This is an editorial that I just published in the latest issue of PA Professional, as many of you likely do not GET that journal, I thought I would also post here.
Rationing of care, yep, it’s a scary term I know. Yet, while it’s an emotionally charged and difficult topic to discuss, it remains one of the most complex and pressing issues for a society heading rapidly towards health reform.
We ration care now. However, now it’s rationed simply on a financial basis, i.e. those who cannot afford insurance, and do not qualify for state assistance have little in the way of options for chronic medical treatment. Even those with Medicare and Medicaid can sometimes find it difficult to obtain appointments or a provider, as many do not accept those insurance plans.
I have had my more conservative friends tell me, that those without insurance can simply obtain care “in the ER”. Sadly, this observation plays itself out in reality more times than not. However, the care that is provided in the emergency department (ED) setting should, in no way, be compared to the comprehensive care, and management that an experienced and competent primary care provider could provide for chronic disease management.
I discuss health policy on a daily basis, and one of the frequent things that I try to tell people is that, discussing health care reform without discussing how to provide care for an increased number of people, while lowering costs at the same time, and not discussing rationing, is ignoring the 800 pound gorilla sitting in the corner of the room. It’s a difficult discussion because – unlike our European counterparts – there are cultural forces at work in the United States.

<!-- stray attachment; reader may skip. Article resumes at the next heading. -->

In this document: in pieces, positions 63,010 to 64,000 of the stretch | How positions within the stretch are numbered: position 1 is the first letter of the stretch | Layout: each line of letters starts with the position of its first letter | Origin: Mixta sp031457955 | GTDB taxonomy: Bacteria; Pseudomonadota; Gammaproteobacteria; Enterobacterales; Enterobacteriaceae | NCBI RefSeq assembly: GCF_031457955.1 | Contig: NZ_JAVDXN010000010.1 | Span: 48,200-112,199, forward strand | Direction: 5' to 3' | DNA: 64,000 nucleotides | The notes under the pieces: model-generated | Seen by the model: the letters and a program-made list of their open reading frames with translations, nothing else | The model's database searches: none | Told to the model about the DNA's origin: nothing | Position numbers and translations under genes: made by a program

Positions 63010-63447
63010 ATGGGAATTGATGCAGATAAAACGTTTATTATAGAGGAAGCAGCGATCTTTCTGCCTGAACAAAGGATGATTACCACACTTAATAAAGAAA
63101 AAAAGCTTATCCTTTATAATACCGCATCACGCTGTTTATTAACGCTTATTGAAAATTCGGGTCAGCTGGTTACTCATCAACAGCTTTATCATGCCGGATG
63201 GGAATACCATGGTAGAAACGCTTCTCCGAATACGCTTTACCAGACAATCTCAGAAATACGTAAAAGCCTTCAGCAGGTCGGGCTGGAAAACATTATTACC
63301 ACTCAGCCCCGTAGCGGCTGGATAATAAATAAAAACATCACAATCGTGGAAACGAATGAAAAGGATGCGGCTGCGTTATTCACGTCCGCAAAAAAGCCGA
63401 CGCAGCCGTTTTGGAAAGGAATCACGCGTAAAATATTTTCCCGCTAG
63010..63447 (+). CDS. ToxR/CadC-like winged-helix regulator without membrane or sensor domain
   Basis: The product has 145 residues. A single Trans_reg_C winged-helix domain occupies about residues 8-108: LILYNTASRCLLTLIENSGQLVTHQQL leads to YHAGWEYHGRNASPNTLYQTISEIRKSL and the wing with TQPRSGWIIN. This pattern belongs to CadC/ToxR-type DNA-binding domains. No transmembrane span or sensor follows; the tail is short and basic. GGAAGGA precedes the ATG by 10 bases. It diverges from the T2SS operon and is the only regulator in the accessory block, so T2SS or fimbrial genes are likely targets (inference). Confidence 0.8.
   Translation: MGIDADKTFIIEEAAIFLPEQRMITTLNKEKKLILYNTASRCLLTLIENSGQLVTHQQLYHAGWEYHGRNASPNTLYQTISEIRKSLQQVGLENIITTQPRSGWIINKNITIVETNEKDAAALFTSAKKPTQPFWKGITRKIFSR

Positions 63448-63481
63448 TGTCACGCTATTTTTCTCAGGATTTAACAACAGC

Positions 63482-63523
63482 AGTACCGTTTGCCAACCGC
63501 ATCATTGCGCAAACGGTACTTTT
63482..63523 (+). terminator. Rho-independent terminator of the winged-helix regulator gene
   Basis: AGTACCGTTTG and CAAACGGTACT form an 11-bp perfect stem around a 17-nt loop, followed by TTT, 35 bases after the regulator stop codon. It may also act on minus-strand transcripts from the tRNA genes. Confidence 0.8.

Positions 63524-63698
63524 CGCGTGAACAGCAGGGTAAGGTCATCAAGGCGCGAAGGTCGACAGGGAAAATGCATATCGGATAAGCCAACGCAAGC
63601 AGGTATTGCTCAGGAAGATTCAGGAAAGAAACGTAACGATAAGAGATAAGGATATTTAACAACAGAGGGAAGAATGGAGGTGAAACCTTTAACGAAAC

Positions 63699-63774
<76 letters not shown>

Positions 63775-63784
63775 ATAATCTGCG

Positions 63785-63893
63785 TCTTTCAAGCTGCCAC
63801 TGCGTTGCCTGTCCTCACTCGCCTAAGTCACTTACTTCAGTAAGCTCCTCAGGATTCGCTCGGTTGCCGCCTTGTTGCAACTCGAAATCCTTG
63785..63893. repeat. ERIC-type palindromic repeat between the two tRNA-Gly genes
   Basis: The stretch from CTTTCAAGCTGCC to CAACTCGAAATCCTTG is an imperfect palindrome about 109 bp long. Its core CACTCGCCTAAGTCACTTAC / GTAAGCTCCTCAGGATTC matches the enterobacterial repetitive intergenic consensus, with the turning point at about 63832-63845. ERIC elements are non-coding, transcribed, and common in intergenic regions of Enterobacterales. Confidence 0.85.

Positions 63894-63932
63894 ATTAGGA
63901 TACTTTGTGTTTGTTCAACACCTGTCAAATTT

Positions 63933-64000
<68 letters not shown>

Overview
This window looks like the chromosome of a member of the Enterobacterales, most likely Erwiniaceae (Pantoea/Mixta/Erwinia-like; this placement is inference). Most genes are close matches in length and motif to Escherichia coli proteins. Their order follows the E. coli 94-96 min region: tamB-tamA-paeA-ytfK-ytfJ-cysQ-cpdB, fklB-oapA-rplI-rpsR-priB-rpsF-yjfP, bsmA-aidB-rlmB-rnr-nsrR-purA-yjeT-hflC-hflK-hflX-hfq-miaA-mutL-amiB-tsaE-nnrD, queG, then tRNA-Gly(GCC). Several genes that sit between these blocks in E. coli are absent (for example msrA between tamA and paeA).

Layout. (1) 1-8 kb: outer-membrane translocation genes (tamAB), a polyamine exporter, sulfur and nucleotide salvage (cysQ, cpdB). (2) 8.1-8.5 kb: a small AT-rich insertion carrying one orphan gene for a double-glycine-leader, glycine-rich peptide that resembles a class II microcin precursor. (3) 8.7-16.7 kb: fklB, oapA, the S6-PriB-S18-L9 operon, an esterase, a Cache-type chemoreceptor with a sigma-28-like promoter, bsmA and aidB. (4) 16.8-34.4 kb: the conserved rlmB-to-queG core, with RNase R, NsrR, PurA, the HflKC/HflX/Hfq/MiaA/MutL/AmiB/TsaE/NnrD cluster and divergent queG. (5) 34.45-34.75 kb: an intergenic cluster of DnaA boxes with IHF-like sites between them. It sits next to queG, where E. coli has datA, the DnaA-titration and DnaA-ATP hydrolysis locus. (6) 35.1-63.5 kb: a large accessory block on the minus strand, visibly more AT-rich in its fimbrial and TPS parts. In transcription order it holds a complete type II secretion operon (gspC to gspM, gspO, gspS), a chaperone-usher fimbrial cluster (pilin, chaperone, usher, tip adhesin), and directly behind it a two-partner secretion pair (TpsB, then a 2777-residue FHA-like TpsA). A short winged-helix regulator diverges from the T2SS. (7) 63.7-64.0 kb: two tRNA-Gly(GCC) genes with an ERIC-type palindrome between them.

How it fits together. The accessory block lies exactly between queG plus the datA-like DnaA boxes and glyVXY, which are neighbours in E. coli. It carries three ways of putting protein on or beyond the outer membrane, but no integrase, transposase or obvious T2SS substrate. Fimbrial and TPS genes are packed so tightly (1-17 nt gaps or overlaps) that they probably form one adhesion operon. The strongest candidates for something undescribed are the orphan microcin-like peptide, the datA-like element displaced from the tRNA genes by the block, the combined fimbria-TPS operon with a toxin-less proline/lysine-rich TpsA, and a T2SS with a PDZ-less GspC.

Many patients have a rather defiant attitude towards death. This is problematic when we realize that the majority of patient health care expenditures occur in the last months of life. For example, Taxol is used in the United Kingdom in the treatment of ovarian neoplasms, but it’s often withheld in advanced ovarian cancer. Elderly patients, who have multiple co-morbidities and develop conditions like renal failure, may not be eligible for services like dialysis. Their system has decided that the cost/benefit ratio is simply not acceptable.
Other industrialized countries, with more governmental control of health care, use similar methods to ration care. Now, ask yourself how you would feel if it were your loved one? Does that change your response? These are important questions, and I am not going to pretend to know the answers, but this is a necessary discussion, and there is a definite fiscal reality that we as a nation, are going to have to confront.
As provider’s, we all have the ability to influence the health care reform debate to some degree, and if we want to have any sort of real honest discussion about health reform, or universal coverage, we need to first be honest with ourselves, because it’s still the 800 pound gorilla, sitting there in the corner, staring at you.
For those interested, it is in Vol. 1, No. 2 of the PA Professional.